What we eat has a lot to do with how we look and feel. Eating heavy food is bound to make you sluggish in a weather like this. Additionally, it can make your skin oily and susceptible to breakouts. Go for seasonal fruits and vegetables. Stay away from sugary drinks that are full of calories. Make sure your intake of water is an optimum 8-10 glasses at least. Try vegetable juices and natural alternatives like nariyal pani to hydrate yourself and feel fresh.
9. Wear breathable fabrics
Cotton and lighter fabrics are a must to tackle the heat. Tight clothes can cause irritation and make sweaty parts of the body itch more. Prolonged conditions lead to rashes and sometimes even serious skin infections.
10. Don't fear the sun
Lastly, don’t be afraid of the sun as it is a mood enhancer. Sunlight helps us produce more seratonin – a mood boosting hormone. That’s exactly why days of no sun during winters can make you feel low. Just make sure you balance the outdoor travel with a good skin care regimen and protect yourself from the harmful impact of sun rays.
Popularly known as a relaxing herb, chamomile has been around for eons as a vital apothecary product. Ancient healing practices regard the many medicinal uses and calming effects of this versatile, tiny white-coloured flower. Chamomile belongs to Asteraceae plant family, which is also the aegis of other flowers like sunflower and marigold. Chamomile flower is usually dried up before using it for food, beverage or cosmetic purposes. The fragrant oil extracted from chamomile is widely used in aromatherapy. But, it is its distinct flavour that anoints it as one of the most favoured ingredients in the making of refreshing beverages, especially herbal teas. Not just its taste, its health benefits are also acknowledged and leveraged by the way of healthful, soothing drinks, especially during this ongoing bolstering weather.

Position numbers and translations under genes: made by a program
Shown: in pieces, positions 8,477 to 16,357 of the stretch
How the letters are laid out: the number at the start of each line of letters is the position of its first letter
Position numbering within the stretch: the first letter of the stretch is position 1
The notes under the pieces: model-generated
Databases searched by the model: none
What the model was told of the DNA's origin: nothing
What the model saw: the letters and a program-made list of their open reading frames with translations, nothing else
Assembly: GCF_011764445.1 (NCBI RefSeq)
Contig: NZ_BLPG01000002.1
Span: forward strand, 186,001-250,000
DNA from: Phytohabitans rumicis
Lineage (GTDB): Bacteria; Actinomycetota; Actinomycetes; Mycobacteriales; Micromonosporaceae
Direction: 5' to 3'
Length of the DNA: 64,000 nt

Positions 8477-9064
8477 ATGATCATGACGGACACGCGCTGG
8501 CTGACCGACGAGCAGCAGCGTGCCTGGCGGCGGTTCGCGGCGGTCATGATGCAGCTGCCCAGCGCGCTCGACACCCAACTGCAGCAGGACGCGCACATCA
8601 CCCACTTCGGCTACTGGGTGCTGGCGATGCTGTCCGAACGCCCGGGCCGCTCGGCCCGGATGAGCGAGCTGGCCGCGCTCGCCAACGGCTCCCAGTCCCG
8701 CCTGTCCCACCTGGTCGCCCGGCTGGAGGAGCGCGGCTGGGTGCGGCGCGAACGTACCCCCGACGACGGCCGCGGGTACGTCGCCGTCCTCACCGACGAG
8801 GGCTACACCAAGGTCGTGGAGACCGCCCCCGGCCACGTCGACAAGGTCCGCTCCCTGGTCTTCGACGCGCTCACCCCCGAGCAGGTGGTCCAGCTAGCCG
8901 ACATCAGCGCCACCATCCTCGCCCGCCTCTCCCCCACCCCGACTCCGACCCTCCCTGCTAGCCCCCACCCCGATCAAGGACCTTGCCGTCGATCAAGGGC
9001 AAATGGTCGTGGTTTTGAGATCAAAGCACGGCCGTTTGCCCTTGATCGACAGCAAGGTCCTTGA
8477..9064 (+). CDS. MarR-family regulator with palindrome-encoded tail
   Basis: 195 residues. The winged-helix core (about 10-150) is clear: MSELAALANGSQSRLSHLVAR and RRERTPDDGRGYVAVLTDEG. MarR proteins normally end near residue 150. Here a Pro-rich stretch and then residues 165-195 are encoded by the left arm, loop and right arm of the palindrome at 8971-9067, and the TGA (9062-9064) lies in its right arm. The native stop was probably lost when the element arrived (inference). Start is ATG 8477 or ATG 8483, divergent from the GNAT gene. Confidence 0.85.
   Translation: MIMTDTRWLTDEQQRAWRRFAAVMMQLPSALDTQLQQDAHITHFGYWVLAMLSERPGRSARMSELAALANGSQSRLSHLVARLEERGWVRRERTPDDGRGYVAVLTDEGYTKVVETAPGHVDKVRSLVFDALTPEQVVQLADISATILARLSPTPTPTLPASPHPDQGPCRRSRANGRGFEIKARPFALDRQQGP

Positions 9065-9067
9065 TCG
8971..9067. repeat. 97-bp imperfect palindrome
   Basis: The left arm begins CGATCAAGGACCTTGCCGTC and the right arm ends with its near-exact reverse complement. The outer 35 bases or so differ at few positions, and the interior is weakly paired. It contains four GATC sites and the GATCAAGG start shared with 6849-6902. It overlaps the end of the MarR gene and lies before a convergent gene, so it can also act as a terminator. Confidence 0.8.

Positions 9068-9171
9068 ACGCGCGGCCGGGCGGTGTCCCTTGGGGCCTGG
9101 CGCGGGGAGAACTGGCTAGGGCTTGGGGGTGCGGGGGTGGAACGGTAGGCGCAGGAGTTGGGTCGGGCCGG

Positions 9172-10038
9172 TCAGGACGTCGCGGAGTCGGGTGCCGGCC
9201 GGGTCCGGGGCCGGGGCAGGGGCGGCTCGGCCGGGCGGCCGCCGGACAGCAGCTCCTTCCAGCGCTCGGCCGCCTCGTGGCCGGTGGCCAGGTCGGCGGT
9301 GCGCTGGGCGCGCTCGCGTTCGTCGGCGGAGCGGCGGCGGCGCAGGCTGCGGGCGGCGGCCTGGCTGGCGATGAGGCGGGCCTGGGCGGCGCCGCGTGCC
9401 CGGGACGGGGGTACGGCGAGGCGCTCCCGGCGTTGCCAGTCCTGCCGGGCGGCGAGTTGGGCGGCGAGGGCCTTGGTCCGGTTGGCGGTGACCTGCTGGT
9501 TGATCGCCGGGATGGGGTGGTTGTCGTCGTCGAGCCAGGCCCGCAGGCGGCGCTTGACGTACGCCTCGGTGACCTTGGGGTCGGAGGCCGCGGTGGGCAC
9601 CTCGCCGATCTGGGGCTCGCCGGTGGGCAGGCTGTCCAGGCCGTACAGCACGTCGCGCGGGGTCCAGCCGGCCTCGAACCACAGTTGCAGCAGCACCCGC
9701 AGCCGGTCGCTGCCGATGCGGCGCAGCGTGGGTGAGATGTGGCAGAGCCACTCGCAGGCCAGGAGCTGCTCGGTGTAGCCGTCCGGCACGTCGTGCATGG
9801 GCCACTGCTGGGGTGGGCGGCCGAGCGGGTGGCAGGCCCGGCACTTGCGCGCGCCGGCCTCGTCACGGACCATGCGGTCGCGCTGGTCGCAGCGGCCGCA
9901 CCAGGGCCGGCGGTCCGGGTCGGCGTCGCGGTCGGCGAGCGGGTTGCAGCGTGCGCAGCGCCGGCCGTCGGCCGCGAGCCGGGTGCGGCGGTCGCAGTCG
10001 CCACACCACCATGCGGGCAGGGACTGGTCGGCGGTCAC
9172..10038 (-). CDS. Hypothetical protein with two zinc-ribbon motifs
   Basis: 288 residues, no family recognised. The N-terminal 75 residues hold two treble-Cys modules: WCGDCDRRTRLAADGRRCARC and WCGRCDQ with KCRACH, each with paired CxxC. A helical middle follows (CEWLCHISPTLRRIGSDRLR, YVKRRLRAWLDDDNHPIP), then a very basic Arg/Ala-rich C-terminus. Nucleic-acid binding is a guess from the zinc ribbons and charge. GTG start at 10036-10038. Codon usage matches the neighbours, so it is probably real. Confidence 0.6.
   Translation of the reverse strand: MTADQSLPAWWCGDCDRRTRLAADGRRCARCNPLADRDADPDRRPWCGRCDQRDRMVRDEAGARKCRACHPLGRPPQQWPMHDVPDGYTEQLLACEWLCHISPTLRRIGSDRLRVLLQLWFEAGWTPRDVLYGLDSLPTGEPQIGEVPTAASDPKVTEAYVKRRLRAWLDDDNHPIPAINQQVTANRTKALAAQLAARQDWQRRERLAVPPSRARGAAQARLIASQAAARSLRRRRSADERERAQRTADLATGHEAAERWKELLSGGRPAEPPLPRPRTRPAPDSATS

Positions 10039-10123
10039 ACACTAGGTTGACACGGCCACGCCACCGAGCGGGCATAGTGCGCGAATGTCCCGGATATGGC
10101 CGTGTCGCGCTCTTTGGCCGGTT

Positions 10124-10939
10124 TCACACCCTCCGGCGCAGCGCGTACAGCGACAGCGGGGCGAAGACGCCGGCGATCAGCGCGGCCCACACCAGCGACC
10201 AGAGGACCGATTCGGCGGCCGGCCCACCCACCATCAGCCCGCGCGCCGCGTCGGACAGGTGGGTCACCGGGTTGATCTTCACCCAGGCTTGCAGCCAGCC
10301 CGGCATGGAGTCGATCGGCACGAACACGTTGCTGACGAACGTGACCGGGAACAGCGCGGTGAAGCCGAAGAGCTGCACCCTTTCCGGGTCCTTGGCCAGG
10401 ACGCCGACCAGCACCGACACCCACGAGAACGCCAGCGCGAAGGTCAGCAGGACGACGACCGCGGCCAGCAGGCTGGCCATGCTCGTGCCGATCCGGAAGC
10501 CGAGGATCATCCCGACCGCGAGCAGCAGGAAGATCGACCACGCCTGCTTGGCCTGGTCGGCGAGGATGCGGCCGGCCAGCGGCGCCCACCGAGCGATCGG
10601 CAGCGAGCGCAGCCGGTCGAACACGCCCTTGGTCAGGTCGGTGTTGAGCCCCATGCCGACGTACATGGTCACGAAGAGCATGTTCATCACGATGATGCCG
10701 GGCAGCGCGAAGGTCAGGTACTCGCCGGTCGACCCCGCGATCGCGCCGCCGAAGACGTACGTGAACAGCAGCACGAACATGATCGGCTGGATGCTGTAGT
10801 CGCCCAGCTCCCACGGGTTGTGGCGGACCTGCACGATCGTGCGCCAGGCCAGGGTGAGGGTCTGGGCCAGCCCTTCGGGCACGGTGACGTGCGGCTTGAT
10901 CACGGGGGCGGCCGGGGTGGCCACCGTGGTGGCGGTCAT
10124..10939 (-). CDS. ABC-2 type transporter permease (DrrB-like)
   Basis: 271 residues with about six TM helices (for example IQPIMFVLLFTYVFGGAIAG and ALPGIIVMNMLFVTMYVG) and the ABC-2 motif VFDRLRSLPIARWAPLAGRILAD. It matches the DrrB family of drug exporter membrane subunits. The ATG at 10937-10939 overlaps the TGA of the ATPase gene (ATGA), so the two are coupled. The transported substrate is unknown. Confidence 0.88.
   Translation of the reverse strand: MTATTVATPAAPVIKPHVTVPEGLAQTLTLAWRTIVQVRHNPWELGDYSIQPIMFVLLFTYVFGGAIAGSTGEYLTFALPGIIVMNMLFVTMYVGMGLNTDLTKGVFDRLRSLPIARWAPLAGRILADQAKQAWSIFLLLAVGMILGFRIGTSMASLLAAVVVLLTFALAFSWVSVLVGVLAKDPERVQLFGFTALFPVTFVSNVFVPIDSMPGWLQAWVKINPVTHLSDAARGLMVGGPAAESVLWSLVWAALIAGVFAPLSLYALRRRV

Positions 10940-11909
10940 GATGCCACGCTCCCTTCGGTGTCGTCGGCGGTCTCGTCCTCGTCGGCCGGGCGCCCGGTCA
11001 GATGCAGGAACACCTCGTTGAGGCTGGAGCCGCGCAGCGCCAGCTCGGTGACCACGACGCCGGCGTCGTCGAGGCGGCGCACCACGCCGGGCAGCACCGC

Advantages Of Having Chamomile-Based Drinks:
- Chamomile is best known for its tranquilising and sedative attributes that can treat sleeping disorders.
- Chamomile contains anti-inflammatory properties that improves digestion and ensures smooth bowel movements.
- Apigenin, a prominent antioxidant found in chamomile, creates a strong defence against many kinds of cancer.
- Chamomile has proven to very effective in the prevention and treatment of diabetes.
Flavanol, another grade of antioxidants, keeps the heart functioning normally.
- Chamomile boosts immunity and helps in weight loss.
- Chamomile is also known to play a huge part in the improvement of skin and hair.
Chamomile is a great non-caffeinated alternative, which stimulates and energises your senses, just like coffee, tea or green tea. It lends a distinctive flavour of earthy and floral undertones that can uplift any drink and make it a delish one.
Here Are Some Refreshments You Can Make At Home With Chamomile:
Boil one cup water and infuse one tbsp chamomile flowers, leaves or one tea bag for 2-3 minutes. Strain and serve hot. You can add sugar or honey if you like your tea sweet.
Chamomile Gin Cocktail
Seep one chamomile tea bag in a glass of hot water. Add one tbsp. honey and let it cool. Then, squeeze half a lemon and gin in the drink and throw in some cucumber slices. Top it with some ice cubes and tipsy, tasty cocktail is ready.
Chamomile Peach Iced Tea
Boil one cup of water with one tbsp. honey. Let it cool; add small cubes of 1-2 peaches and blend the mixture until the peach is completely immersed in the water. Pour it into a glass. Add cold water and ice cubes and enjoy this summer cooler.
Chamomile Strawberry Smoothie
Prepare one cup of chamomile-infused tea and let it sit to cool down. Add one cup of chopped strawberries, 2 tbsps. of yogurt one teaspoon seeds of your choice and blend. Add more water, if required. Have this soothing smoothie with ice and enjoy.
Summer means more drinking than eating. Including chamomile in your beverage diet plan will not only calm your mind and recharge you but will also let you procure its various health benefits.